1. Converting ILTs, webcasts, and podcasts to self-paced digital learning products

Medical device sales training can be in multiple forms including ILTs, webcasts, and podcasts. These formats are effective but it’s really difficult to assess the sales reps’ knowledge once they complete them. It’s also challenging for the reps to recall everything they watched or listened to, after a certain span of time. The solution is to convert such ILTs, webcasts, and podcasts into self-paced digital learning products which have assessments. These products can then be delivered to the sales reps as refresher courses at frequent intervals, which could help in content reinforcement.

  1. Converting the courses to meet modern compliance needs

Traditional digital training may deem ineffective if it doesn’t comply with the latest industry regulations. Modern-day medical device sales training is expected to meet different compliance needs like 508, WCAG 2.0 AA, LTI, and xAPI. So, ensure that the training you develop for your sales reps complies with the industry regulations, and is also flexible enough to accommodate any future updates.

Since knowledge is the foundation of medical device sales and practitioners around the world rely on it, it is critical to present it in the most convenient and effective form. I hope the above approaches come in handy when you strategize your medical device sales training.

Taking Life Sciences Training to the Next Level with AI-Powered Chatbots

Digital learning in the life sciences space is often found to be most advanced, thanks to the level of dynamism involved in this industry. Since pharmaceutical and medical device companies, biotechnology giants, hospitals, and medical associations are all early adopters of cutting-edge technologies, chatbot solutions are already being sought in the life sciences space.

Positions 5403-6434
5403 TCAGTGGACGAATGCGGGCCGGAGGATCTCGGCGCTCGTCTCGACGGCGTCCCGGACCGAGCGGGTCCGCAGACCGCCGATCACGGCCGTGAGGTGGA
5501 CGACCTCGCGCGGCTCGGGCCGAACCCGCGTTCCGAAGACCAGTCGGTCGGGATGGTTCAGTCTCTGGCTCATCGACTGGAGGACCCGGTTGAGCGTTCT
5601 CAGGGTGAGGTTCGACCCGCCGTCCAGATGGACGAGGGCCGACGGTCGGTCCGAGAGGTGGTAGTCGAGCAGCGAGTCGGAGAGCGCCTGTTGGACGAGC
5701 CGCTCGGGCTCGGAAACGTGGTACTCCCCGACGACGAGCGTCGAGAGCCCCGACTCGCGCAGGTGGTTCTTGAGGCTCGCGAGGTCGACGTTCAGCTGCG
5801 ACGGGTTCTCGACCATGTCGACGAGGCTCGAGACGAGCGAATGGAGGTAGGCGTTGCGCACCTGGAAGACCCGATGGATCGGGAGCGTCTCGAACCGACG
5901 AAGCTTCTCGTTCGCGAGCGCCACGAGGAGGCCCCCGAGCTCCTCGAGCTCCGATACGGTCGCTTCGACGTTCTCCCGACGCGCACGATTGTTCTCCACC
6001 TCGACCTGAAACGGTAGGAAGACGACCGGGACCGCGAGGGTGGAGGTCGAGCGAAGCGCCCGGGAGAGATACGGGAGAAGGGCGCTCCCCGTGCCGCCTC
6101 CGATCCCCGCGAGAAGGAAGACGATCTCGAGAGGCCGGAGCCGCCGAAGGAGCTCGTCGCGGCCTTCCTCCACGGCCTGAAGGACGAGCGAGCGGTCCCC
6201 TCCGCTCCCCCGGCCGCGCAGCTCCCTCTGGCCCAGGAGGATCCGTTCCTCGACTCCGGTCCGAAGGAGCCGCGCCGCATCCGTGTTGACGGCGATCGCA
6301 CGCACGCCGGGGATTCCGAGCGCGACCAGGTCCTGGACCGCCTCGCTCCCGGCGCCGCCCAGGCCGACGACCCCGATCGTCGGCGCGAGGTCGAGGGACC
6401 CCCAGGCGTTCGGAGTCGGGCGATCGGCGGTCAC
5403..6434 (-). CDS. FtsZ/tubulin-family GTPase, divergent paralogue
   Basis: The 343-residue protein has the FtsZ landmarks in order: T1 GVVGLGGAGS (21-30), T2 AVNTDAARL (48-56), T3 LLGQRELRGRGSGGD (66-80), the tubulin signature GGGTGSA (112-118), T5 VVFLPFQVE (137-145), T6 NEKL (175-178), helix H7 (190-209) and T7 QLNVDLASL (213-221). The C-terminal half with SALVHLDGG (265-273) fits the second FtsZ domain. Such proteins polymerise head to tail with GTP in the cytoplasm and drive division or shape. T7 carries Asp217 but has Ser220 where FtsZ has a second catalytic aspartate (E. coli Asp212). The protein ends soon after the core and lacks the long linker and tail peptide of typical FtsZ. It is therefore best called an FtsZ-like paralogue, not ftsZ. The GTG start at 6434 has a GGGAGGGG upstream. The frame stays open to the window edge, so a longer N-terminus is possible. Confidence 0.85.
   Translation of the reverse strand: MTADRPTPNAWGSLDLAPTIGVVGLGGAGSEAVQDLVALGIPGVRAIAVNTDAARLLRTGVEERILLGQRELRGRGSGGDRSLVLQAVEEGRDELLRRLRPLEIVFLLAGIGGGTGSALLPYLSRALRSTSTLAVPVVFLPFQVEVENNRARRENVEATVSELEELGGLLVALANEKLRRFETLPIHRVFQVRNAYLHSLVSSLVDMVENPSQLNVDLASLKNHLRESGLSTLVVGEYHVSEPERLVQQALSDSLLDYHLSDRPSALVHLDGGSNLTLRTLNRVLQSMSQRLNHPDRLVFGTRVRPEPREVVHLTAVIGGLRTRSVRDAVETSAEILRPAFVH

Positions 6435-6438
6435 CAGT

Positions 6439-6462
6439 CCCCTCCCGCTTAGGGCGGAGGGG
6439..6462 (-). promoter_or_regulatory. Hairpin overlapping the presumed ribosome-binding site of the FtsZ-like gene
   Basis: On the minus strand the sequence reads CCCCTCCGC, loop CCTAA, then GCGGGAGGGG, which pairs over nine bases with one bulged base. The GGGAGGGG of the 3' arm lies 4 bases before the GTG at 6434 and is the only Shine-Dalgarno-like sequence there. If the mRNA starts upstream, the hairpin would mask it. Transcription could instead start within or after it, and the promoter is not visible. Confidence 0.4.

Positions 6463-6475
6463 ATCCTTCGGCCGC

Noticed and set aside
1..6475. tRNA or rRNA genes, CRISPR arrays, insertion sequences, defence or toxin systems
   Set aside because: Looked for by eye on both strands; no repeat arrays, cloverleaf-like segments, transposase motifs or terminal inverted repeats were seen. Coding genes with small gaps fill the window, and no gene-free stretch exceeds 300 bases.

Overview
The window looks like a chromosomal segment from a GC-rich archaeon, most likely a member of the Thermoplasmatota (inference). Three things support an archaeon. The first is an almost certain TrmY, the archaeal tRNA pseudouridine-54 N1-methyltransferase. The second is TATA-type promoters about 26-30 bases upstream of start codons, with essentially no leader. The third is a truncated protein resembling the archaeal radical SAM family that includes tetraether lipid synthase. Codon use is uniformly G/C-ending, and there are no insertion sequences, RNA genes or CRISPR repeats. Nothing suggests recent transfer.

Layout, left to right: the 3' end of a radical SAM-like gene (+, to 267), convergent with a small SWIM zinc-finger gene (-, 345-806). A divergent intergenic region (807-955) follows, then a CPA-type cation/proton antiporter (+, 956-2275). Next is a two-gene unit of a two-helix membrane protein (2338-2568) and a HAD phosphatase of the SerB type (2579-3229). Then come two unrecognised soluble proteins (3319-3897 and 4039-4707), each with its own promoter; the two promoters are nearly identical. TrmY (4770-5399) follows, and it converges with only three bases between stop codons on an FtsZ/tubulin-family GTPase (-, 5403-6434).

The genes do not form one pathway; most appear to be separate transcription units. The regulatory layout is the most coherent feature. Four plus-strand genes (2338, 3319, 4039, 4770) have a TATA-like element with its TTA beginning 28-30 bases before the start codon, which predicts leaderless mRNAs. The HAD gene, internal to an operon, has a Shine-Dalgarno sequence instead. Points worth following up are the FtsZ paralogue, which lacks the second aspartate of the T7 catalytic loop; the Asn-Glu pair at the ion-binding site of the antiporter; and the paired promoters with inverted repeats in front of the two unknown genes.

Many of us might have experienced chatbots on different websites, mobile apps, messenger platforms, etc. With the evolving focus on learner-driven experiences, chatbots are an ideal solution to empower employees.

Here are some ways in which AI-powered chatbots can enhance training in life sciences.

  1. Content Discovery and Actionable Insights

Consider a pharmaceutical or medical device company which has a huge repository of compliance courses. A learner may need to specifically know only about ‘Sunshine Act’ or ‘FDA 21 CFR’ and might want to have related information on their finger-tips when needed. An AI-powered chatbot, trained using a pool of keywords, deployed or the company’s messenger platform, can not only help make this specific course discoverable but can also quiz the learner to understand their knowledge on specific topics related to this course. At the back-end, this entire interaction can be analyzed for intelligent actionable insights for the business. The bot can identify the gaps in learning and map it to employee performance. It can quantify the impact of training.

  1. Performance-Support

Performance-support at the point of need is a key requirement for the life sciences domain. Many answers to these performance-support queries by employees are embedded deep into organizational content repositories. This content repository can be leveraged to create various performance-support questions. And then, using technologies like AI, natural language processing, and machine learning, these questions can be mapped to appropriate answers in the content. Once the library of questions and answers is ready, a performance-support bot can be trained to deliver them as needed. An example scenario would be of a physician who is quizzed by the bot on the category of his/her preference. The bot will redirect the physician to specific training module/video when they get some incorrect response in a quiz.

  1. Micro-Learning Support

Let’s take a scenario of a nurse logging into a LMS where a bot pops up to check if the nurse needs any help. The nurse asks a specific question about Electronic Health Record (EHR) based on which the bot will scan through the EHR training module and pull-up a micro-learning nugget to share with the nurse. Since these are intelligent bots trained using a pool of keywords, they can discover exact content and repurpose it in relevant micro-learning formats. The employee won’t need to skim through the entire learning module to fetch the required information.

  1. Refresher Training and Reinforcement